Los Angeles-area church celebrates ‘win for everyone’ affordable housing groundbreaking

By Pat McCaughan
Posted Aug 17, 2023

Representatives of organizations partnering to build Orchard View Gardens, a senior affordable housing complex at St. Joseph’s Episcopal Church in Buena Park, California, turn over ceremonial shovels of dirt during a Aug. 16 groundbreaking event. Photo: Janet Kawamoto

[Diocese of Los Angeles] For Patricia Jebens, celebrating the Aug. 15 groundbreaking for Orchard View Gardens – a 66-apartment Buena Park senior affordable housing community on the St. Joseph’s Episcopal Church campus in Buena Park, California – was a dream come true.

Since she joined the church in 1960, “We’ve tried so many options – what felt like good options at the time – to use the land to benefit the community,” Jebens recalled. “Outreach is such a big part of who we are. Now, it’s finally come to fruition.”

About 100 local church, civic, community and business leaders came together with Los Angeles Bishop John Harvey Taylor to celebrate the sixth such project “already approved, underway, or open” on church campuses.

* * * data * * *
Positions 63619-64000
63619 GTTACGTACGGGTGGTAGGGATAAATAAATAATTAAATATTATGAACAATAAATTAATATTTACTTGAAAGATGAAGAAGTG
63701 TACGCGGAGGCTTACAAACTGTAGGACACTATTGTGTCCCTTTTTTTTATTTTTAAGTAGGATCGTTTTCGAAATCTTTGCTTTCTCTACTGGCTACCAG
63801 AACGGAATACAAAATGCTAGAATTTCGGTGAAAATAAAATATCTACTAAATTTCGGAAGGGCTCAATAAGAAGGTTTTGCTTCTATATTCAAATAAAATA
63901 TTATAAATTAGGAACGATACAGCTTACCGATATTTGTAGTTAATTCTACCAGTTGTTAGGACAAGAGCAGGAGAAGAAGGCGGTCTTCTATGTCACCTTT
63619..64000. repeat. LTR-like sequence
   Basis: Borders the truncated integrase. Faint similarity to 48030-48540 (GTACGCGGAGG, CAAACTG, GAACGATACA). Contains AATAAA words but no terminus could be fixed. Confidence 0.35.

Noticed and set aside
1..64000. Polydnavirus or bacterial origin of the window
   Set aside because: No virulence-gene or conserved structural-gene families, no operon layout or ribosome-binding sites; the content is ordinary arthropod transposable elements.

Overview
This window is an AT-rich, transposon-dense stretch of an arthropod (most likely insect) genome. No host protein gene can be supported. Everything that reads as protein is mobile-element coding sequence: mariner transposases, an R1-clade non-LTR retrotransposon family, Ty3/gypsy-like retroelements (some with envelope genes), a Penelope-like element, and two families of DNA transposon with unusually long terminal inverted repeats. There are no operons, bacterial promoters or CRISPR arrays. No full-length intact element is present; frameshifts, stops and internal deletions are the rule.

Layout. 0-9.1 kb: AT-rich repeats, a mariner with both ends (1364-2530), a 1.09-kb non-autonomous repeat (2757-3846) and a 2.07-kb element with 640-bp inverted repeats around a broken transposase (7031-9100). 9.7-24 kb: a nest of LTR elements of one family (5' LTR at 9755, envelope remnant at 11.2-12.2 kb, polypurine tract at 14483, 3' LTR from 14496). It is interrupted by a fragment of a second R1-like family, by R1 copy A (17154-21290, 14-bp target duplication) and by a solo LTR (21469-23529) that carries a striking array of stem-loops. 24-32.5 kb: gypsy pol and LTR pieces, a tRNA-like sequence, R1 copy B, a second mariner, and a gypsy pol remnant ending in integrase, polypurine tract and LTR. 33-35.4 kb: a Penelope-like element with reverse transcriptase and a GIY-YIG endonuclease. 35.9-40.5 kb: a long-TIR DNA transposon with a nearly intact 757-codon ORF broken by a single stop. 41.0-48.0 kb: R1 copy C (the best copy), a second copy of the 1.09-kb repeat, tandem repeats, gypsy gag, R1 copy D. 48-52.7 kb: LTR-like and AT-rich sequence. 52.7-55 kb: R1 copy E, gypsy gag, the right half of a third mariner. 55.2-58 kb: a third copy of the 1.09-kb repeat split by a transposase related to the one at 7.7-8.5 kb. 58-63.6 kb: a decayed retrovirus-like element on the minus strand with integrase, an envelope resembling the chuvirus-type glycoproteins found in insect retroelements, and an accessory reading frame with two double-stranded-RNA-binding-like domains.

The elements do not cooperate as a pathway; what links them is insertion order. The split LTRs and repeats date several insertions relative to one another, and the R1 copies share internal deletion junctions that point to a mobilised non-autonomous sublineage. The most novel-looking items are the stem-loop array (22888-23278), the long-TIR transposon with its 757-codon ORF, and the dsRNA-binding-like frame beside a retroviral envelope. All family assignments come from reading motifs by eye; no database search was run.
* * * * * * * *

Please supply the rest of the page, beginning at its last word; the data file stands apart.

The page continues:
“There are about 81,000 people right now living on the streets in Orange and Los Angeles counties,” said Taylor, who has pledged to create similar community partnerships on 25 percent of the diocese’s 133 church campuses.

He encouraged attendees to support California Senate Bill 4, “if you like the idea of cutting red tape and making it easier for churches and other faith communities to build housing.” If passed the measure, nicknamed “YIMBY – Yes, in my back yard,” would streamline affordable housing development on religious institution and nonprofit college campuses regardless of local zoning restrictions. The Senate approved the legislation May 31 and referred it to the State Assembly, where it was last amended August 14.

Anticipated to be completed in 2024, Orchard View Gardens will transform 1.76 acres of underutilized church land into beautiful apartment homes for seniors aged 62 and over who earn less than 60% of the area median income. Eight units will be reserved for seniors who have experienced homelessness.

“St. Joseph’s has long desired to be part of the solution to Orange County’s housing shortage,” said the Rev. Cindy Voien, St. Joseph’s rector. “Only adding housing stock at the affordable end of the range of rents can provide relief, and this is what our partnership is doing. We look forward to welcoming new neighbors right next to our church.”

Orchard View Gardens is a great example of “what is possible when public and private partners work together to tackle housing challenges,” says Michael Ruane, president of National Community Renaissance, also known as National CORE. “Such collaborations leverage resources and expertise that lead to impactful solutions that benefit residents, especially seniors, who struggle with housing affordability.”